Elizabeth Jennings, author of THE BUTTON COLLECTOR
Years ago, I began writing a novel based on a family’s collection of discarded buttons because I liked the idea of small, tangible items telling stories that weave together to form a larger truth.
At the time, I had no idea how many button aficionados exist in this world. Or how devoted they are. Or talented. Or insightful. Since then, I’ve come across countless button jewelers, button crafters, and button florists who create objects of beauty ranging from whimsical earrings to festive bridal bouquets. I’ve discovered artists who transform buttons into complex, sophisticated mosaics, mandalas, and even sculptures. I’ve become aware of clubs and organizations just for button collectors, including The National Button Society, which is made up of 3000 serious collectors who research buttons as historical artifacts.
Button fans, it would seem, are legion. But beyond the hard-core button contingent is an even greater number of regular folk who have vivid memories of playing with their own family’s collection of buttons. Here are some typical reactions I get when I tell people the basic premise for my book, THE BUTTON COLLECTOR:
“I did that! My grandmother had a box of buttons I used to play with.”
“I can see my mother’s button jar right now.”
“I loved the sound they made when I poured them out of the tin.”
The memories are obviously visceral, the kind of memories that serve as a time portal. As I talk with these people, in their eyes I can almost see the switch flip and the past come to life.
In my casual, on-and-off study of people and their buttons, I recently came across one of the most poignant examples of all—The Holocaust Memorial Button Project in Peoria, Illinois, which I discovered through a wonderful blog called Bonkers About Buttons. The memorial is made of glass stars and triangles encasing 11 million buttons, one for each person murdered in the Holocaust. As Bonkers about Buttons explains:
The visual image the group selected to use was a simple button, which was chosen to represent each life because of their circular shape reminding us of the cycle of life. Buttons are also enduring – they last long after garments have faded and unraveled to remind us of the past.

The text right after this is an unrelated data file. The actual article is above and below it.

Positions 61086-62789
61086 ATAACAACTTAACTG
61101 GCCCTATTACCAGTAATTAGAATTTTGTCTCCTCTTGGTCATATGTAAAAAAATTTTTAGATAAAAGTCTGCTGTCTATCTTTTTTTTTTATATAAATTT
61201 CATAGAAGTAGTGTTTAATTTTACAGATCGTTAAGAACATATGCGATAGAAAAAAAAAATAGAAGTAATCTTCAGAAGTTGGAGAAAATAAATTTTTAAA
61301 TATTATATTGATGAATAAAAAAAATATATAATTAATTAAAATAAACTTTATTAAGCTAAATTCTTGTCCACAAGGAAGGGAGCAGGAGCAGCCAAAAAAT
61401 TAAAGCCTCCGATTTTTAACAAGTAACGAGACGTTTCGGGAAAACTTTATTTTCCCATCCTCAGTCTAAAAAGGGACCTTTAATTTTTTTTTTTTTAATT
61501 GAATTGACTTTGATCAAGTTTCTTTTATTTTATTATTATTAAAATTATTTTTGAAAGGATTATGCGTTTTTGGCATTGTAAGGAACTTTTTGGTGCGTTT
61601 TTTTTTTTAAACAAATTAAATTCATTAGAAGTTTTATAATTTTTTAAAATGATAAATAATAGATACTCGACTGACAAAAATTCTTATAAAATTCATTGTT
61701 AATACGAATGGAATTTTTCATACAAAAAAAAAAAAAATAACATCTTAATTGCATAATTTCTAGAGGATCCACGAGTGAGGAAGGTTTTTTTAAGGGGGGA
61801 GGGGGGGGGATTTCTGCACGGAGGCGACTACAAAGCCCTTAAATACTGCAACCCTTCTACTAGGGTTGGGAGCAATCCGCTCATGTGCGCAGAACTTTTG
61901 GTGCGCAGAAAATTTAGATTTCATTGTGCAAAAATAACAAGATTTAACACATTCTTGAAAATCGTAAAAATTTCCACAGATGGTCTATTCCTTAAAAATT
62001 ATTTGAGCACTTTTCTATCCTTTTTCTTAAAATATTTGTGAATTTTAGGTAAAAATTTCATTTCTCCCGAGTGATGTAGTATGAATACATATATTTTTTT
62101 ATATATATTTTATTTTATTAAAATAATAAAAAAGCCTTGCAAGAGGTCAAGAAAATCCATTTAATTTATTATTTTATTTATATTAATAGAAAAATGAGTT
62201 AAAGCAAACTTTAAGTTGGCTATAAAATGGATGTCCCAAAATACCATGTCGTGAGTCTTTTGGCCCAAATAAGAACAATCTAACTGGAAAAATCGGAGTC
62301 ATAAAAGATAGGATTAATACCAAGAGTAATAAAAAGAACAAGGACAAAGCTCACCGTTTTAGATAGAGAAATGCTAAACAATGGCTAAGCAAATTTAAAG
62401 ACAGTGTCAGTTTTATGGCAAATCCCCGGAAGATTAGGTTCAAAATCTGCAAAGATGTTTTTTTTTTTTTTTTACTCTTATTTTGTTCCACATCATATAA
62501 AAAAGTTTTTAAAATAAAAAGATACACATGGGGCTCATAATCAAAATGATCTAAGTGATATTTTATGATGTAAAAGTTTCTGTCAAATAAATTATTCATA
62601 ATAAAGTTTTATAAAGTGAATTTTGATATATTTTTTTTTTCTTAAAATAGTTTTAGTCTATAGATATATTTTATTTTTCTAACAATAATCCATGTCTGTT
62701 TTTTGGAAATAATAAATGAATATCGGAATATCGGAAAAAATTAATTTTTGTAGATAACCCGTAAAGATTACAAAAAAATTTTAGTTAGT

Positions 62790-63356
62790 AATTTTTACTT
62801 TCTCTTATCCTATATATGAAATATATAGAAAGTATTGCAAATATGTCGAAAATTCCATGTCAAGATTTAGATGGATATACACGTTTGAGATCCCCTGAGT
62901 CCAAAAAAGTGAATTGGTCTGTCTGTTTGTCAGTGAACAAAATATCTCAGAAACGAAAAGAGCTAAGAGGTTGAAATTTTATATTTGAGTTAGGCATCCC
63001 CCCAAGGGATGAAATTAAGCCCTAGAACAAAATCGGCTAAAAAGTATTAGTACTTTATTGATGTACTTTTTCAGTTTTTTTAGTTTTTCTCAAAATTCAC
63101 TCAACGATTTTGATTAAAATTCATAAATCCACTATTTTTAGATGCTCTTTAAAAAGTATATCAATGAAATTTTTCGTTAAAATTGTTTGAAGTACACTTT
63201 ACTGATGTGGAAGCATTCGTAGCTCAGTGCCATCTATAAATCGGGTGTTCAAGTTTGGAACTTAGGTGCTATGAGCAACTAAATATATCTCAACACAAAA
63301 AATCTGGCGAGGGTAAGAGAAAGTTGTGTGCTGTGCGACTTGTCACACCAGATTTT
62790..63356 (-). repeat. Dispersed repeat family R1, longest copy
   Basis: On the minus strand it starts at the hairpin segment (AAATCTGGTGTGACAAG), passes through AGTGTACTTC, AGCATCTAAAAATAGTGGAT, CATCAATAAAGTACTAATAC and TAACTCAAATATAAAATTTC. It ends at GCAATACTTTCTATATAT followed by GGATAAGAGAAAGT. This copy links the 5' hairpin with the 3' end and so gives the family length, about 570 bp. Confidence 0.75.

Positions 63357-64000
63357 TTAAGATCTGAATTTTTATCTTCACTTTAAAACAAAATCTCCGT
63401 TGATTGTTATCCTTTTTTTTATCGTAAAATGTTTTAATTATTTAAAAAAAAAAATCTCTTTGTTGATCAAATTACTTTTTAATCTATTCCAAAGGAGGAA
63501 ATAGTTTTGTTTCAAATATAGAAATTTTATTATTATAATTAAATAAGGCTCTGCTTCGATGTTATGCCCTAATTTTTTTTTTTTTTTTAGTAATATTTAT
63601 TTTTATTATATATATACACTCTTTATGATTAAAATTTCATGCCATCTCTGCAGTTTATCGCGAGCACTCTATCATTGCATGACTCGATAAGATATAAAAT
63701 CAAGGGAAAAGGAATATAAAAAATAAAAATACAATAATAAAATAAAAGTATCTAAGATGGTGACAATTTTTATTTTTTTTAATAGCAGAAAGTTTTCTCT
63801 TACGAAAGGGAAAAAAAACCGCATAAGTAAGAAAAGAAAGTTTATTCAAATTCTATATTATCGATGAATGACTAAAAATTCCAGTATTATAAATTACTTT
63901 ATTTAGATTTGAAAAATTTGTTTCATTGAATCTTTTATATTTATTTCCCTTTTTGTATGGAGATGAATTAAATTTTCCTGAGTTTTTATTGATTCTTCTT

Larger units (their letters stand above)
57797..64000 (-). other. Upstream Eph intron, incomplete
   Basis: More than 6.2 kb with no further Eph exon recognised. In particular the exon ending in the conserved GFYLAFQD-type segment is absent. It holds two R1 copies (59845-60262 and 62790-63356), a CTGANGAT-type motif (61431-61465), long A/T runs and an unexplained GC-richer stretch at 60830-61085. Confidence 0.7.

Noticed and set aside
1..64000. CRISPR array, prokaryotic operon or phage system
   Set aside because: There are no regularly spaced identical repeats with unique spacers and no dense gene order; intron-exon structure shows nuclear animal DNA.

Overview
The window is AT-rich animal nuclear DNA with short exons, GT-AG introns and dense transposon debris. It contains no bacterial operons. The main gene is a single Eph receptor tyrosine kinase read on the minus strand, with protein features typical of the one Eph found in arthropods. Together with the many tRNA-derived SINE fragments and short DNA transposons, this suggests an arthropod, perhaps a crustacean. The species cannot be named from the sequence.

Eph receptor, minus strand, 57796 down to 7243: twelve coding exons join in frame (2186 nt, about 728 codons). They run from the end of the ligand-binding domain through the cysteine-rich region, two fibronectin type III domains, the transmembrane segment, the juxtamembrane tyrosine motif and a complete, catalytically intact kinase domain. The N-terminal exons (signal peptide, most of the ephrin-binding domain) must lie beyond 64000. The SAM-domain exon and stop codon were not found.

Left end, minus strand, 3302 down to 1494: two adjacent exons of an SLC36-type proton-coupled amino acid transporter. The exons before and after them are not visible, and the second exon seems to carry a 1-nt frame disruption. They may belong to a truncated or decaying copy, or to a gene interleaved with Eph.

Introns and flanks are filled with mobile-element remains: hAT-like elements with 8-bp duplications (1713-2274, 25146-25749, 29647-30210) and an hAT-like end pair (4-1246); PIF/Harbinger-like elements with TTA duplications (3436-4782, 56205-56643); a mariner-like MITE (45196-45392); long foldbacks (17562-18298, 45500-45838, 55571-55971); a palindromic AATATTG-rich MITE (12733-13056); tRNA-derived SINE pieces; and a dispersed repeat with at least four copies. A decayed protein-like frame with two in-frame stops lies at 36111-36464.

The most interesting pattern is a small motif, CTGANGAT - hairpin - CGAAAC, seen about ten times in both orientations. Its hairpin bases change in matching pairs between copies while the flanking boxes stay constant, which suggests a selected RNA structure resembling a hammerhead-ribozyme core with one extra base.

The memorial contains a staggering 11 millions buttons – some big, some small, some fancy and some plain and provides a visual representation of what is too startling and too staggering for the mind or heart to comprehend.
The idea is similar to a popular middle school exercise in which students collect paper clips to represent people killed in the Holocaust. While paper clips work well to show the scale of atrocity, I believe buttons give the memorial added depth because they are personal. They remind us of our own clothing, our own details, our own humanity. I like the fact that people donated their buttons for the project. In this situation, the buttons have an almost talisman-like power that appears to demand memory, respect, and justice.
From time to time over the years I’ve doubted the whole idea behind my book. Who wants to read about buttons anyway? People might think the idea is silly, frivolous, childish. Fortunately, realizing that I’m not alone in my appreciation for these little objects of art and history gave me confidence to keep going until now, I’m happy to say, I have a book.
As a writer, I also feel validated when I notice buttons making appearances in other writers’ words. About half the books I’ve read this year have included details, passages, or even recurring themes focused on buttons. I don’t think these references are anything another reader would notice, but I do, and it underscores one of my guiding beliefs as both a writer and a person—small things matter. They matter a lot, even more, usually, than big things. Small things are the way you make a story true and alive, how you give it the power to reach out from the page and crawl into a reader’s soul, how you make memory dance and dreams shimmer.
The big things in a story—epic battles, age-old betrayals, mountaintop experiences—only have power if they can be made particular, if the reader can experience them up close and personal. That’s why it’s possible for me to read accounts of Roman gladiators and feel only a whisper of unease–I can’t relate to those people. I don’t know what they ate, how they played with their children, or any other details of their daily life. On the other hand, just glancing at the guide for the Anne Frank Memorial is almost more than I can bear because the little details in it make it easy for me to imagine myself and my children in her place.
Small things have the power to make happiness come alive too, and that brings me back to buttons. Imagine 30 satin buttons tracing down the back of a wedding gown. Imagine three baseball buttons on a baby boy’s playsuit. Imagine a single metal button shining on a new leather satchel.
Imagine elegance, innocence, possibility.
Imagine the details of the stories.
- Book Diva Review: The Button Collector (bookdiva.wordpress.com)